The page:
A casino is a gambling establishment that offers various games of chance and some skill. Most of these games have mathematically determined odds that give the house a profit over the players. This profit is called the house edge. Some games are banked, which means the house has a stake in the outcome of the game and is betting against the players; these include blackjack, craps, and some poker games. Other games are nonbanked, where the house only collects a percentage of the money wagered.
In addition to ensuring that the house edge is not eroded by excessive bets, casinos also attempt to keep people gambling as long as possible. To this end, they offer a variety of promotions and discounts, including complimentary items such as drinks and hotel rooms. These perks are known as comps. Casinos may also offer special rewards programs and invitations to exclusive events.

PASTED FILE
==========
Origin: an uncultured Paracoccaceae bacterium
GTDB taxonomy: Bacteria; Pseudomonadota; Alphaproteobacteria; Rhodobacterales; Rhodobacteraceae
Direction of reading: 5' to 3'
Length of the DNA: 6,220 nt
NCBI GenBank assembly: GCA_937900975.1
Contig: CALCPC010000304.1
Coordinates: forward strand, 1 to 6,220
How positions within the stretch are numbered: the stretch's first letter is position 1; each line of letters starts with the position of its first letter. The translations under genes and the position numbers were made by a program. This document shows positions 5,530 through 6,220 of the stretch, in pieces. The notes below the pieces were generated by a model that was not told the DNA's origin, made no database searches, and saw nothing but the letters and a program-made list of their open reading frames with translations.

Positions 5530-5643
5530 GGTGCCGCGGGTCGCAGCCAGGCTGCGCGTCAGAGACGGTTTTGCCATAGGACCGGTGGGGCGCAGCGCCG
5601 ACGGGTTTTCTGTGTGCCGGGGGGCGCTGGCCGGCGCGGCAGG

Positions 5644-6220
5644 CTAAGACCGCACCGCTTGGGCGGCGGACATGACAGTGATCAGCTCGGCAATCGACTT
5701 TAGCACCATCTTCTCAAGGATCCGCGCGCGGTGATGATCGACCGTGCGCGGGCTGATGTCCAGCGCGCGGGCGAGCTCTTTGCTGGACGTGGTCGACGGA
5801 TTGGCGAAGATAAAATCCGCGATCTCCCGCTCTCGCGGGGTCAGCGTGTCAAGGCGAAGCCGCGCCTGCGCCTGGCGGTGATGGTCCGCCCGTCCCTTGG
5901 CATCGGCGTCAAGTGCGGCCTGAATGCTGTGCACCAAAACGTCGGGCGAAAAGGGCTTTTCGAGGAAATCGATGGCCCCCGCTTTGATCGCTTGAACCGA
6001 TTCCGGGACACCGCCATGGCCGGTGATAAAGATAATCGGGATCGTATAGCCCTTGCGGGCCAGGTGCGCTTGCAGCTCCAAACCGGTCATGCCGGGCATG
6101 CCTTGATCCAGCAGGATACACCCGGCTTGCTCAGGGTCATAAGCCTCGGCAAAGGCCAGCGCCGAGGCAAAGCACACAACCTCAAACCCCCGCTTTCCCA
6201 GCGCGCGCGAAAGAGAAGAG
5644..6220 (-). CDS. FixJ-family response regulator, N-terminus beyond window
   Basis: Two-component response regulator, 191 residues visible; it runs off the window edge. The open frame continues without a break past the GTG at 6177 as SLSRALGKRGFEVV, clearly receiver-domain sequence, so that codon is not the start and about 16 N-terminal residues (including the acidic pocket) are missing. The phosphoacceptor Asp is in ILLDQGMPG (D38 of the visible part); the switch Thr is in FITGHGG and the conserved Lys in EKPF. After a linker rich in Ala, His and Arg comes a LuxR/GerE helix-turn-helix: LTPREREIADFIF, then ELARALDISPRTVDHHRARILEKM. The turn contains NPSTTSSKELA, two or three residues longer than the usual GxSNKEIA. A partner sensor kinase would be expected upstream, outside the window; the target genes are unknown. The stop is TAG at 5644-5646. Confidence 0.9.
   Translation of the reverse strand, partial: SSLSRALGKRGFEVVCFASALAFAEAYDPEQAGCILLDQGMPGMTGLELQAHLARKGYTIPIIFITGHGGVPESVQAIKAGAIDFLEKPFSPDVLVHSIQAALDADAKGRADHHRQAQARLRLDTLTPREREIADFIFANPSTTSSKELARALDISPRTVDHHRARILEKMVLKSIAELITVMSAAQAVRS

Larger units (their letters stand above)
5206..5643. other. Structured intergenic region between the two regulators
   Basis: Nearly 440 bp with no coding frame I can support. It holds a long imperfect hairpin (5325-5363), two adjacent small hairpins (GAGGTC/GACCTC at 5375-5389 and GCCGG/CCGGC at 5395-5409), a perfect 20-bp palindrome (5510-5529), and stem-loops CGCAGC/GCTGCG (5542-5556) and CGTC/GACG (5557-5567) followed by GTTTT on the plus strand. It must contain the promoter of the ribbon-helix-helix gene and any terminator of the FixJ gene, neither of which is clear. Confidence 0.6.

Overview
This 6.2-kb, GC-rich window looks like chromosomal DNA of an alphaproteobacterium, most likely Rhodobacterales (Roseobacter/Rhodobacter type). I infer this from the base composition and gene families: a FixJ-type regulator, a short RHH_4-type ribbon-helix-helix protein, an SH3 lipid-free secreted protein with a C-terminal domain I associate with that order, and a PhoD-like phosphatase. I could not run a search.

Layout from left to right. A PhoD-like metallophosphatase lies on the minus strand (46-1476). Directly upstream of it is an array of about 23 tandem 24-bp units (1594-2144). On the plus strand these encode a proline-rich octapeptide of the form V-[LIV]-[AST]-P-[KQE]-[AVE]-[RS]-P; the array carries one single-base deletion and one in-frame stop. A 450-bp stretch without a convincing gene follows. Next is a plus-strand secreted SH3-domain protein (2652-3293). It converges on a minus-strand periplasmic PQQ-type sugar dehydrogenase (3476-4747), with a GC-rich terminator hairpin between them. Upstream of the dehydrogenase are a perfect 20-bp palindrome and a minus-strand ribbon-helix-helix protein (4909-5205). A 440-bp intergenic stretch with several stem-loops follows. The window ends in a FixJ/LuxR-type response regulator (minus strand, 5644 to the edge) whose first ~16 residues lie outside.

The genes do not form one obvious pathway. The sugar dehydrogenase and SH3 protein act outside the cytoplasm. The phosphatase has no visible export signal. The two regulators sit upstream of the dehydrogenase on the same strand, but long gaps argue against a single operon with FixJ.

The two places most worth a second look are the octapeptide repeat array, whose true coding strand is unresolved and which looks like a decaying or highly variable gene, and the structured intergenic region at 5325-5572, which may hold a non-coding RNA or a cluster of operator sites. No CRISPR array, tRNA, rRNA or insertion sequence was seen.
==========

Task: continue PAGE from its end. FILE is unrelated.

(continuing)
In addition, casinos employ a large number of security personnel to protect patrons and property. Many of these jobs are highly specialized and require extensive training. For example, dealers at card tables are trained to spot a variety of cheating methods such as palming or marking cards or switching dice. Table managers and pit bosses have a broader view of the games and can look for suspicious betting patterns. Casinos also use surveillance cameras to monitor their premises.